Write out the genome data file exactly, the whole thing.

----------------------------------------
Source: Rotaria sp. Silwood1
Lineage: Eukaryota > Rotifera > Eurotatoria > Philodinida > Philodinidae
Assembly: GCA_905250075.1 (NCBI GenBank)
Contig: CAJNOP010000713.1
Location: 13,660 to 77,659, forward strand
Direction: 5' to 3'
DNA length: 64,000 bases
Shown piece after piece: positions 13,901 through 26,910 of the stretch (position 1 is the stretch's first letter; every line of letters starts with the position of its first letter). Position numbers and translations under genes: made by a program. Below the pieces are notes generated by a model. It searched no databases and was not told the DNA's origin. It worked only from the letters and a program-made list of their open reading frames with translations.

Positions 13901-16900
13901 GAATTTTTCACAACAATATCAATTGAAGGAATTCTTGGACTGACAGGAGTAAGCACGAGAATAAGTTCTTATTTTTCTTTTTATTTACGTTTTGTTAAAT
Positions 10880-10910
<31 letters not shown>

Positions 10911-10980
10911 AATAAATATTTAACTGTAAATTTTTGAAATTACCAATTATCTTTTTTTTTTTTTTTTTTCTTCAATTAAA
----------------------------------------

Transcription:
Source: Rotaria sp. Silwood1
Lineage: Eukaryota > Rotifera > Eurotatoria > Philodinida > Philodinidae
Assembly: GCA_905250075.1 (NCBI GenBank)
Contig: CAJNOP010000713.1
Location: 13,660 to 77,659, forward strand
Direction: 5' to 3'
DNA length: 64,000 bases
Shown piece after piece: positions 13,901 through 26,910 of the stretch (position 1 is the stretch's first letter; every line of letters starts with the position of its first letter). Position numbers and translations under genes: made by a program. Below the pieces are notes generated by a model. It searched no databases and was not told the DNA's origin. It worked only from the letters and a program-made list of their open reading frames with translations.

Positions 13901-16900
13901 GAATTTTTCACAACAATATCAATTGAAGGAATTCTTGGACTGACAGGAGTAAGCACGAGAATAAGTTCTTATTTTTCTTTTTATTTACGTTTTGTTAAAT
Positions 10880-10910
<31 letters not shown>

Positions 10911-10980
10911 AATAAATATTTAACTGTAAATTTTTGAAATTACCAATTATCTTTTTTTTTTTTTTTTTTCTTCAATTAAA